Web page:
By The Nevada Sagebrush editorial staff

What struggles or challenges did you face while living in the residence halls?

Whether you had your own room or shared with a sibling at home, adjusting to sharing space with new roommates can be difficult.

In situations where your roommate doesn’t seem to respect your common space, communication is key.  Resident Assistants provide tenants with a roommate contract at the beginning of the year and it is critically important that you take the contracts seriously.

Be honest about your habits because there are ways to compromise in order to make everyone happy. Had I been told up front that my roommate would have his girlfriend over every night, we could have had a conversation defining boundaries on day one before the annoyance became a full-fledged problem.

If problems arise halfway through the semester, make your opinions clear to your roommate as opposed to allowing your disgruntled feelings to build up.


What are the trials and tribulations of living in a house?

The process of adjusting to a home near campus that was built decades ago can often be a challenging one. Sometimes, your front door lock breaks, and sleeping becomes a game of paranoia. In a case like this, I highly recommend cuddling up in your roommate’s bed until daylight.

Other times, mold will find comfort in your shower. Not to worry, though, this is just a matter learning how to handle bleach.

These are just a few of the everyday issues that anyone residing in an old-fashioned house is likely to encounter.

When it comes to maintenance, keeping up with the seasons’ impact on your yard is seemingly a full time job. If your front lawn resembles a jungle more than it does a yard, you may want to invest in a lawn mower.

A quick call to your landlord tends to be the last thing anyone wants to do, but if it keeps the appliances functional and the fungi from spreading, it may be worth it.


I want to have a pet in college, but what does it take to be a good owner?

The key to being a successful pet owner in college is being able to understand your limits. If you are always running errands or have meetings to attend, what time will you have left over to take care of the new pooch you just brought home?

Left unattended, a high-maintenance animal such as a cat might tear up all of your couch cushions. However, if you are already a homebody and want someone to keep you company while you do your homework, then bringing in a dog or cat might work.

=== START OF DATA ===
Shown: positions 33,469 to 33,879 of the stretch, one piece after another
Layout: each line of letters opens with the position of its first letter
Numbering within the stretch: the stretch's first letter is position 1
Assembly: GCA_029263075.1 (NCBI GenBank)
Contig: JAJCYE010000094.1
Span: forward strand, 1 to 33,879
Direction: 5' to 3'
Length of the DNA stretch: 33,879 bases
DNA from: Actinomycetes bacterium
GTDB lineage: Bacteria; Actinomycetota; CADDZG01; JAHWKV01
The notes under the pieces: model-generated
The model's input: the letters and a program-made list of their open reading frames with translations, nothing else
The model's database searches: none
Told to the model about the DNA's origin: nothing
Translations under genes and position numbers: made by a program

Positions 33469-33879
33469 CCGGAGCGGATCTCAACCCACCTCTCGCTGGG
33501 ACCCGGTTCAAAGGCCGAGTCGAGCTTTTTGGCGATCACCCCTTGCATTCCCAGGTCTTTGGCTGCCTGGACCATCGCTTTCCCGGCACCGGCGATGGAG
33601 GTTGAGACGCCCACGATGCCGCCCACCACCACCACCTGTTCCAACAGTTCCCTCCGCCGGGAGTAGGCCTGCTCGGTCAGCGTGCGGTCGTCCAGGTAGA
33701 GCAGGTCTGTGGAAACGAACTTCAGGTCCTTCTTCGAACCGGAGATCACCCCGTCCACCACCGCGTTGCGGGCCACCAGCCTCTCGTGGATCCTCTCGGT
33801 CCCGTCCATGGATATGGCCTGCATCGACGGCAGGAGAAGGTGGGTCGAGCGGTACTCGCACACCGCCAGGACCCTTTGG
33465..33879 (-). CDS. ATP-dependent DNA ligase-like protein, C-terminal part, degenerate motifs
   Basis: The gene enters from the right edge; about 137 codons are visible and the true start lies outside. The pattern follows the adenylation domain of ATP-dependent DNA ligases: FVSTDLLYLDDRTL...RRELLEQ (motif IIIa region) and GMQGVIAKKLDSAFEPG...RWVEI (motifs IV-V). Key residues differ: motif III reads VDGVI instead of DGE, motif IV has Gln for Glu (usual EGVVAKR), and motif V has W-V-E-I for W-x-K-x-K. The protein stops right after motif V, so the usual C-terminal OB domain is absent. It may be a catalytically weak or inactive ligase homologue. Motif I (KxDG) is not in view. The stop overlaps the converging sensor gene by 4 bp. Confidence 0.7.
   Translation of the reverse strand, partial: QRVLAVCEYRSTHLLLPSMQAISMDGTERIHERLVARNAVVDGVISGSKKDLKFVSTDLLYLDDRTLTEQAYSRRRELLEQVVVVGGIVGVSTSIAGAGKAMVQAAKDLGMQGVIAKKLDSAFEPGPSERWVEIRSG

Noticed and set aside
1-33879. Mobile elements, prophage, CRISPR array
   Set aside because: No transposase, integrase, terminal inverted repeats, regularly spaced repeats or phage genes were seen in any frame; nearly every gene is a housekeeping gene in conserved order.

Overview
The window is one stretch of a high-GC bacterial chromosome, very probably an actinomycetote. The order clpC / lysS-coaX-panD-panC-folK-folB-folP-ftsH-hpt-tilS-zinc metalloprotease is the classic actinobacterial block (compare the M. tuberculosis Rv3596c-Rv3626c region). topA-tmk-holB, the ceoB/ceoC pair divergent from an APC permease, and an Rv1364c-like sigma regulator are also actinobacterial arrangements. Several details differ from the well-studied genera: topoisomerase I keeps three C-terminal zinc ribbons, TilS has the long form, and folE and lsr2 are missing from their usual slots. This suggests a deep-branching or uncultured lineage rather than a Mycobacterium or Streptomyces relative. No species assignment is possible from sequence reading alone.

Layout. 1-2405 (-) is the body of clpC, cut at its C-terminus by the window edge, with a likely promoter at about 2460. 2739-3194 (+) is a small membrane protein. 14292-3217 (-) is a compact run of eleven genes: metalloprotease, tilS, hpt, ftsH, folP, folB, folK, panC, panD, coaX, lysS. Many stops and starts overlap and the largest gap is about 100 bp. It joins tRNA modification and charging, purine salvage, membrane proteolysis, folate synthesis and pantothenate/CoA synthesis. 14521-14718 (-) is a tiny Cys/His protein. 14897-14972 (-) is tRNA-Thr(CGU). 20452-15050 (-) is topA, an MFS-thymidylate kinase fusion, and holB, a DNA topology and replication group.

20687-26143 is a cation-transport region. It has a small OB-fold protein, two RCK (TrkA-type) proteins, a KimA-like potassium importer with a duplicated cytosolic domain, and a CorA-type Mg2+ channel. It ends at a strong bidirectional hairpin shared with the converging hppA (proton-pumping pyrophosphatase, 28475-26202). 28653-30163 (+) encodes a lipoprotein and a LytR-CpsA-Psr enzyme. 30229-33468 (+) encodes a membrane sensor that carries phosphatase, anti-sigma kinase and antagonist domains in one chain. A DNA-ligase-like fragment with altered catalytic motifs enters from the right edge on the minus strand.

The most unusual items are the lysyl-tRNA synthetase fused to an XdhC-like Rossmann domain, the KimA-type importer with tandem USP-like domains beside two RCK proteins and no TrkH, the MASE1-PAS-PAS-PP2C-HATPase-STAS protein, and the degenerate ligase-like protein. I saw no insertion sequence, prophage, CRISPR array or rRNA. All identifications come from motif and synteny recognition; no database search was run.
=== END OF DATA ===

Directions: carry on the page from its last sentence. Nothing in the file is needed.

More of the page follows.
Additionally, if you can work out a fair schedule with a roommate or close friend to check in on your animal, then the likelihood of your pet being happy and comfortable in your home will rise exponentially. If you are the busybody type but still want a friend to say hello to at the end of a long day, consider investing in an animal that is low-maintenance like a fish or a lizard.


How do you furnish a new place on a tight budget?

Transitioning from the residence halls to an apartment or a house is expensive. Aside from putting down housing deposits and installing utilities, you still have to figure how you are going to furnish it.

Many house essentials can be found for free if you look hard for them. Before I moved into my current home, I asked my Facebook friends if they had any furniture they wanted to get rid of. Interestingly, my professor was able to gift a couple of things. If none of your friends have anything, search for free things on Craigslist.

I also resorted to garage sales. Not only did I find two couches and a bed for an affordable price, but the family that sold it to me did me the favor of helping take the things to my apartment. The same prices could be found any time at Salvation Army and Goodwill thrift stores.

Any used items can be restore with some simple touch ups and a wash from a rentable carpet cleaner.


What should be considered when looking for an apartment?

Moving into an apartment is a massive step towards becoming a real adult. It may sound like a joke, but I promise it’s true. It’s pleasing to have your own space and to just have a place to call home.

This is an amazing experience but there still are some struggles that come with living in an apartment.

You don’t have a lot of closet space, which for me isn’t a huge deal but when you have a large amount of winter coats it can be an issue. If you aren’t big on cooking this may not pertain to you, but you usually won’t have much kitchen or cabinet space, and that definitely puts a limit on hosting the traditional “family dinner” many of us seem to cherish.

Finding an apartment can be a long process, so make sure you are asking the right questions and doing walkthroughs for every perspective apartment. This will help you premeditate all of the issues mentioned above.

The Nevada Sagebrush editorial staff can be reached at and on Twitter @TheSagebrush.